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  1. #1
    BeneathTheWave
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    Outsourcing Jobs to Poverty-Stricken Appalachia

    Could giving small tax breaks to companies that employ Appalachian citizens increase population size and economic throughput of the area? The region doesn't have a lot of natural resources or infrastructure, so the best hope for creating jobs would seem to be bringing in the remote operations from elsewhere that aren't location-dependent, like telemarketing.

    At first thought it doesn't seem to trip any inequality flags that established programs haven't already run all over, so might this be a viable method of bringing wealth to an otherwise barren region?

  2. #2
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    Re: Outsourcing Jobs to Poverty-Stricken Appalachia

    It can be a possibility. Generally the population will grow when there is stability. Meaning that there should be some form of income for them. That will put them in a position to care for their loved ones.

    I don't know if it will bring wealth along though. You mention that there is no infrastructure and natural resources. You didn't specify what natural resources you are referring to, so I assume it must be water.

    If water is scarce, development of the infrastructure will be slow and the growth might not be what you will expect. Water, which is the most basic need of any human being, is crucial for survival.
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  3. #3
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    Re: Outsourcing Jobs to Poverty-Stricken Appalachia

    Quote Originally Posted by BeneathTheWave View Post
    Could giving small tax breaks to companies that employ Appalachian citizens increase population size and economic throughput of the area? The region doesn't have a lot of natural resources or infrastructure, so the best hope for creating jobs would seem to be bringing in the remote operations from elsewhere that aren't location-dependent, like telemarketing.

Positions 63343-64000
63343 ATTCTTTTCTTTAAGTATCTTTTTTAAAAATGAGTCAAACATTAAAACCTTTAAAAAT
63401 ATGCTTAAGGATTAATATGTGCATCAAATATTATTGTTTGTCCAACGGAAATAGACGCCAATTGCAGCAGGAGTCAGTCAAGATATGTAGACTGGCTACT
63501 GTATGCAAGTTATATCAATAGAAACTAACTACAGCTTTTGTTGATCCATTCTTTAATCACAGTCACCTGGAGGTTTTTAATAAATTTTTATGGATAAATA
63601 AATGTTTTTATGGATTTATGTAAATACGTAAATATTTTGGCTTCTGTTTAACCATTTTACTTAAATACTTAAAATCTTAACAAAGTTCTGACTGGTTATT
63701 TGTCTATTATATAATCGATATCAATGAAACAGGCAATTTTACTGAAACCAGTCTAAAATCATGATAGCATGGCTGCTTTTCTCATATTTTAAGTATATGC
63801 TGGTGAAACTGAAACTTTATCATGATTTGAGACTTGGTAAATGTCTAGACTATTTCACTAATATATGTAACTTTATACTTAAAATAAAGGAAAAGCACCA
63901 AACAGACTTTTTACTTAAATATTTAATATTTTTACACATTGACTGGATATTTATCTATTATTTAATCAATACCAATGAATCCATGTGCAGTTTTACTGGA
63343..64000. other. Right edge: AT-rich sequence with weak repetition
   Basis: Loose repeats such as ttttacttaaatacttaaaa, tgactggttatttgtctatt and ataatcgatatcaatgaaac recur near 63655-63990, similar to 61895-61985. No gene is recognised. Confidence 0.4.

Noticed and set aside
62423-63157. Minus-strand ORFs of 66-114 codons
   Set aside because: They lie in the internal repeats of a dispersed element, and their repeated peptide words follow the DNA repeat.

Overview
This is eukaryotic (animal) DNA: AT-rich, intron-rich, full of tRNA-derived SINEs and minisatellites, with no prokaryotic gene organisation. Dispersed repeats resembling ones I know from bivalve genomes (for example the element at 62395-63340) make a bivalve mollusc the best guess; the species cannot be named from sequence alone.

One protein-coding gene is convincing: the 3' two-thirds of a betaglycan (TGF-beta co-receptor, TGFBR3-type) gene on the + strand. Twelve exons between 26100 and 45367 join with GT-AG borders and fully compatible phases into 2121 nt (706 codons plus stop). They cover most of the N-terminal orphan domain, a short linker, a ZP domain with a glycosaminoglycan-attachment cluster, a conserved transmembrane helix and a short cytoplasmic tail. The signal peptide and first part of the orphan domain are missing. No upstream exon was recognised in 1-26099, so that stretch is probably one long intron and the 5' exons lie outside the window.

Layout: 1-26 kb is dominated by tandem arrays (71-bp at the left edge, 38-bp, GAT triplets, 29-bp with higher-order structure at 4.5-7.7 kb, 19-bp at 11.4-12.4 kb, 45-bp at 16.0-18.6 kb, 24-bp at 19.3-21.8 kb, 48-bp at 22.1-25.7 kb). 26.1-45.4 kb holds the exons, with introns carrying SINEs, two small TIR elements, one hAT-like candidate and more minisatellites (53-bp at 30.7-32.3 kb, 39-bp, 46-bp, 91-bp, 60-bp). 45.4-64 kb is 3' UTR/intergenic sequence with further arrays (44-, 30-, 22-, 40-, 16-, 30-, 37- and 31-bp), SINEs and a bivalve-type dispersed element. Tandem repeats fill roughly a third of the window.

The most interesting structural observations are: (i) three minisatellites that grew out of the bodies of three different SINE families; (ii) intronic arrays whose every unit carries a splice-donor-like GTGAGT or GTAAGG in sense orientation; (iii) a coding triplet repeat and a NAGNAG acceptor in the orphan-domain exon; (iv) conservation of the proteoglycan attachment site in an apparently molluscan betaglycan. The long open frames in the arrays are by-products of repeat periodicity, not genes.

At first thought it doesn't seem to trip any inequality flags that established programs haven't already run all over, so might this be a viable method of bringing wealth to an otherwise barren region?
    Telemarketing?

    In the US most telemarketing or inbound call-center operations go to where local people have a completely understandable accent -- like the Midwest, Atlanta, Nevada, etc. Appalachia? English speakers calling a center manned by folks from rural WV and Eastern KY? Yikes. I think that would be a hard sell.

    There are a number of natural resources in that region: Coal, natural gas, etc. But perhaps its biggest resource is its beauty. Beauty that draws tourism when times are good. Tourism that traditionally the poor rural people of that region don't like "outsiders".

    When poverty has stricken a region for many generations like that -- the best course of action is to offer educational oportunities.

    When talking about Appalachia we are essentially talking about generations of poor rural people who have resisted change and outsiders.
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